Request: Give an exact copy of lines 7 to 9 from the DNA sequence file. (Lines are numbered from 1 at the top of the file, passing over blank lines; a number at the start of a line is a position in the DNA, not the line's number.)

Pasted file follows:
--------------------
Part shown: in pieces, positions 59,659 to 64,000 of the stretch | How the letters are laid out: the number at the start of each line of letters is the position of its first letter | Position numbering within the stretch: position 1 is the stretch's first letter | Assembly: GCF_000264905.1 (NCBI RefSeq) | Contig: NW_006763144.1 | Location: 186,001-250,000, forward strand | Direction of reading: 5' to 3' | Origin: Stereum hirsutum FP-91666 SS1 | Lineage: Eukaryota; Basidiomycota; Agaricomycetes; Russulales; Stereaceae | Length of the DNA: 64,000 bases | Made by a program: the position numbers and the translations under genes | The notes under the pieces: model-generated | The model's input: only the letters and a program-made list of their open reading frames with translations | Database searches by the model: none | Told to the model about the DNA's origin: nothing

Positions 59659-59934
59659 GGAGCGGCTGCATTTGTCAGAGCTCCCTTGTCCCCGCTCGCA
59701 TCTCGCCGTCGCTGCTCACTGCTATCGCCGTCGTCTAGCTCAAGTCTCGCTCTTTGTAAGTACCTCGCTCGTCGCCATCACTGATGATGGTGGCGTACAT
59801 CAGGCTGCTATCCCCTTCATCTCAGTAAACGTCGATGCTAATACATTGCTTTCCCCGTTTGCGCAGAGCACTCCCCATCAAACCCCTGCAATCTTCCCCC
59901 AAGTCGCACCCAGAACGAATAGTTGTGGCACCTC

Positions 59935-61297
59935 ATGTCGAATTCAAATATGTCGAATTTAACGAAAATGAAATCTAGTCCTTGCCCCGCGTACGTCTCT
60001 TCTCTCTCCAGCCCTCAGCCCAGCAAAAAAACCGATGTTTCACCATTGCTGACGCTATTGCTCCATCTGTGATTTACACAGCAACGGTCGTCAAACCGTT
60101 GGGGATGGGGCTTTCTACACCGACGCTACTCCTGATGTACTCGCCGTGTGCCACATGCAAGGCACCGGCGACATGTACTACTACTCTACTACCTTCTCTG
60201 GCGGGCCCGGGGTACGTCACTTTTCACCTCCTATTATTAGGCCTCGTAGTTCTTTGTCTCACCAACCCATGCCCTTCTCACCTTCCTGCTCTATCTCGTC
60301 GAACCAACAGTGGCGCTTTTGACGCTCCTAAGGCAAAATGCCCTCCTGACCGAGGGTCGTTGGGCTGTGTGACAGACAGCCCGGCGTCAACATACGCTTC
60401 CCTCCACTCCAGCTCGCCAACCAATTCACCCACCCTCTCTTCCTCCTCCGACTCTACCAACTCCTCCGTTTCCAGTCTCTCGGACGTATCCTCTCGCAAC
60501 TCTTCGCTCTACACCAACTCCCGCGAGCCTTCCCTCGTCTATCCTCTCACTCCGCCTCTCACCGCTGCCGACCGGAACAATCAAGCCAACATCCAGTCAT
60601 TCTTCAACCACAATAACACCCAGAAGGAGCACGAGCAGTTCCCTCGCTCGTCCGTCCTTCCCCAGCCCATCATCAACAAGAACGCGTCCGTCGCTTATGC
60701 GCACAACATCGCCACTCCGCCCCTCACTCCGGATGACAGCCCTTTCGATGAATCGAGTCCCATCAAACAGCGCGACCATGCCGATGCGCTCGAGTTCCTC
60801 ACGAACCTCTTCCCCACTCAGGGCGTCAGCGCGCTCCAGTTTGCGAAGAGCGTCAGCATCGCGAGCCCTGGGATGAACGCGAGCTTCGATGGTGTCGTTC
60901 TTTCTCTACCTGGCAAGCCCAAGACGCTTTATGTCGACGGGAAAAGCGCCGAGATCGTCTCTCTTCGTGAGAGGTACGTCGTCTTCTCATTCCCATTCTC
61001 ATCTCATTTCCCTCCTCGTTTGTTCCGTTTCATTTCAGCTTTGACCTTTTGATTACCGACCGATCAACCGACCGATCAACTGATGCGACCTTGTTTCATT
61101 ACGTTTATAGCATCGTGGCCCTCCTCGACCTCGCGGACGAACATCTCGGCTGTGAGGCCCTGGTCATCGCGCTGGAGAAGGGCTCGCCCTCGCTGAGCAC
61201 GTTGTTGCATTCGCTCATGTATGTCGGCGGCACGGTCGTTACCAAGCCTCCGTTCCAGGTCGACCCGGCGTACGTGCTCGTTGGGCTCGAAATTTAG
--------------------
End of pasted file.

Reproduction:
Positions 59935-61297
59935 ATGTCGAATTCAAATATGTCGAATTTAACGAAAATGAAATCTAGTCCTTGCCCCGCGTACGTCTCT
60001 TCTCTCTCCAGCCCTCAGCCCAGCAAAAAAACCGATGTTTCACCATTGCTGACGCTATTGCTCCATCTGTGATTTACACAGCAACGGTCGTCAAACCGTT